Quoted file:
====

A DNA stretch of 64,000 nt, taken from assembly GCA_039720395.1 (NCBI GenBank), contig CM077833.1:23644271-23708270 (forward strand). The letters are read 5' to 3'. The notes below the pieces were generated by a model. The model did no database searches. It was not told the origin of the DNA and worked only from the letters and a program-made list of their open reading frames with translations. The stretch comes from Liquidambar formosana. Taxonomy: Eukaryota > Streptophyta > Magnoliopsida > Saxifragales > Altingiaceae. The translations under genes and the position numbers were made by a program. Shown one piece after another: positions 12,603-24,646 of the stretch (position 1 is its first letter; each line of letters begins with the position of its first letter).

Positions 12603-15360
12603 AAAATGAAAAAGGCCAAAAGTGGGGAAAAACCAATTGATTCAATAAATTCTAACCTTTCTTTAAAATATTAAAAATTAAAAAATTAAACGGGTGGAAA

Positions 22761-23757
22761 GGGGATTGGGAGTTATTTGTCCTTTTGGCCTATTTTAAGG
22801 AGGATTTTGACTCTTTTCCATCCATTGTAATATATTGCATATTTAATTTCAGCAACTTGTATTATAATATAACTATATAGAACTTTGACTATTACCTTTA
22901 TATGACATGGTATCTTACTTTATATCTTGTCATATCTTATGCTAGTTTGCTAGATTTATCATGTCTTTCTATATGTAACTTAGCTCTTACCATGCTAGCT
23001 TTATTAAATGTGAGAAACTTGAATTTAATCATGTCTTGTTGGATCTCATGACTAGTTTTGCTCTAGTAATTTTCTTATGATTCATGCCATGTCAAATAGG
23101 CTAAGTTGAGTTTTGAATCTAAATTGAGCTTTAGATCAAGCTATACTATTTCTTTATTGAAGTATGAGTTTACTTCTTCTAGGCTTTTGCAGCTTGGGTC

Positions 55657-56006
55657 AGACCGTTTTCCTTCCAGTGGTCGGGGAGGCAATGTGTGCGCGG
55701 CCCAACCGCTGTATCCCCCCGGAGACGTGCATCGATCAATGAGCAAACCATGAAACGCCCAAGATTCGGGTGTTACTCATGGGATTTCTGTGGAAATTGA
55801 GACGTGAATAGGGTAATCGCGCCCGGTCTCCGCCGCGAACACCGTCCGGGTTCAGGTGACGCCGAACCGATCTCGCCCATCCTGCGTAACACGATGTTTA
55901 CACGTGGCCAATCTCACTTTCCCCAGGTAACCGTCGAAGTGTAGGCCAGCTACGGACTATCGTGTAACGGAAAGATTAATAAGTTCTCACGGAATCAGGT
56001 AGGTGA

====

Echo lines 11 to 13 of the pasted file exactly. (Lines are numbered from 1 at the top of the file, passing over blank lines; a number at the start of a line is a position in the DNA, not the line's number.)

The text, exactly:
55657 AGACCGTTTTCCTTCCAGTGGTCGGGGAGGCAATGTGTGCGCGG
55701 CCCAACCGCTGTATCCCCCCGGAGACGTGCATCGATCAATGAGCAAACCATGAAACGCCCAAGATTCGGGTGTTACTCATGGGATTTCTGTGGAAATTGA
55801 GACGTGAATAGGGTAATCGCGCCCGGTCTCCGCCGCGAACACCGTCCGGGTTCAGGTGACGCCGAACCGATCTCGCCCATCCTGCGTAACACGATGTTTA